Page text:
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'Rush' Gets Points For Style, Doesn't Win Our Hearts

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'Rush' Gets Points For Style, Doesn't Win Our Hearts

Movie Reviews

'Rush' Gets Points For Style, Doesn't Win Our Hearts

'Rush' Gets Points For Style, Doesn't Win Our Hearts

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  • <iframe src="https://www.npr.org/player/embed/225303946/225303927" width="100%" height="290" frameborder="0" scrolling="no" title="NPR embedded audio player">
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Formula 1 racing is having its moment in the sun on American movie screens. The new movie Rush attempts to combine Hollywood style with an independent film's sensibility. Rush is directed by Ron Howard.

STEVE INSKEEP, HOST:

Formula One racing is having its moment on American movie screens. The documentary "Senna" was a hit a few years back, and now "Rush" is in theaters. Los Angeles Times and MORNING EDITION film critic Kenneth Turan has this review.

KENNETH TURAN, BYLINE: The elegant cars of Formula One racing are thoroughbreds. But "Rush," the new film set in that world, is more of a hybrid. It attempts to combine Hollywood style with an independent film sensibility with mixed results. The Hollywood style comes from director Ron Howard. He brings his usual glossy professionalism to this real-life rivalry between Austria's Niki Lauda, played by Daniel Bruhl, and Britain's James Hunt, played by Chris Hemsworth. These drivers hate each other from the first moment they meet.

(SOUNDBITE OF MOVIE, "RUSH")

DANIEL BRUHL: (as Niki Lauda) It was my line. I had that corner.

CHRIS HEMSWORTH: (as James Hunt) What, do you mean the one that you spun out of and finished facing the other way? I think that corner had you.

BRUHL: (as Niki Lauda) (unintelligible) What if I hadn't braked? We'd have crashed.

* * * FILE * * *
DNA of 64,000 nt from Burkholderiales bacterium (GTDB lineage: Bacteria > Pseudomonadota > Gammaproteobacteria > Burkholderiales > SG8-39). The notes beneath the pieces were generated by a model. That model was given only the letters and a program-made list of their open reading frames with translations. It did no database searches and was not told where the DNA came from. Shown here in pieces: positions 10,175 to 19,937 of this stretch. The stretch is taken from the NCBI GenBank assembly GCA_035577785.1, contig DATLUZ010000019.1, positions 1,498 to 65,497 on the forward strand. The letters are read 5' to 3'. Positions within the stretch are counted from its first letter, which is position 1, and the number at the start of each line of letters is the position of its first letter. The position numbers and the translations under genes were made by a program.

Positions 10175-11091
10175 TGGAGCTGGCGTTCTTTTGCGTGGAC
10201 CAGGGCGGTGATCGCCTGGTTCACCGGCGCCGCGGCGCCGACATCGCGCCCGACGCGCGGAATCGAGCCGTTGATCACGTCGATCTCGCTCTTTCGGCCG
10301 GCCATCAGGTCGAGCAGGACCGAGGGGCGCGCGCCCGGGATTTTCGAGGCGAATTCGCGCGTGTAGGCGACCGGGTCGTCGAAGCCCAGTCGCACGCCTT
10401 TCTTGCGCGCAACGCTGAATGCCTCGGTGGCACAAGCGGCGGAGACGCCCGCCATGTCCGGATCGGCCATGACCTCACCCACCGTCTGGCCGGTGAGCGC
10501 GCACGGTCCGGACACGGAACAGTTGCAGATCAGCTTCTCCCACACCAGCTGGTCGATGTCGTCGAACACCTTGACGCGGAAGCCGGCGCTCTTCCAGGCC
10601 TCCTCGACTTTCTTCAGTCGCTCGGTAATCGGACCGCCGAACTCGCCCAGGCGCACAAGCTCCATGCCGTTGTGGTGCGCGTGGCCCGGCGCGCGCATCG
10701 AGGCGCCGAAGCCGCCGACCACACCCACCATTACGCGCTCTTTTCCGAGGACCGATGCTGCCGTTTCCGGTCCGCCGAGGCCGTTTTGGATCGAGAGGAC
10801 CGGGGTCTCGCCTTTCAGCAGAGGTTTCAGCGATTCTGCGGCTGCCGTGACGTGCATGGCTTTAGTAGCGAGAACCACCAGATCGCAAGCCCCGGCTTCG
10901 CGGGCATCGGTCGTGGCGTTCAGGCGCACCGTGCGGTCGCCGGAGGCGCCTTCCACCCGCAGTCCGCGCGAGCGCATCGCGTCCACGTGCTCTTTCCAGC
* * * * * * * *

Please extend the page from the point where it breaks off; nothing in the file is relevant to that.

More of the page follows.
HEMSWORTH: (as James Hunt) We didn't, did we? Thanks to your impeccable survival instincts.

TURAN: The problem between these two isn't just that both men are obsessively driven to win the racing title. It's that they view life so completely differently that they can't help but get on each other's nerves. The charismatic James Hunt has as much raw talent as any driver of his generation, but he's hot-headed and averse to discipline. Lauda, by contrast, is a superb technician with zero gift for people and a tendency to insult folks without even trying. "Rush" centers on the most famous race between these two, the 1976 German Grand Prix, but also takes time to show us their personal lives, like the unorthodox way Lauda courted his wife, played by Alexandra Maria Lara.

(SOUNDBITE OF MOVIE, "RUSH")

ALEXANDRA MARIA LARA: (as Marlene Lauda) Well, you know, Formula One drivers, they have long hair and are sexy, and their shirts are open to here.

BRUHL: (as Niki Lauda) Thank you.

LARA: (as Marlene Lauda) Yes. Anyway, look at the way he's driving, like an old man.

BRUHL: (as Niki Lauda) Right now, it's zero incentive for reward. Why would I drive fast?

LARA: (as Marlene Lauda) Because I'm asking you to.

TURAN: In a satisfying scene, Ron Howard, bringing his mass-market abilities to this adult subject. But his polished approach is not ideally suited to the edginess that this story cries out for. While "Rush" gets points for style, it doesn't win our hearts.

(SOUNDBITE OF MUSIC)

INSKEEP: Kenneth Turan reviews movies for MORNING EDITION and the Los Angeles Times.

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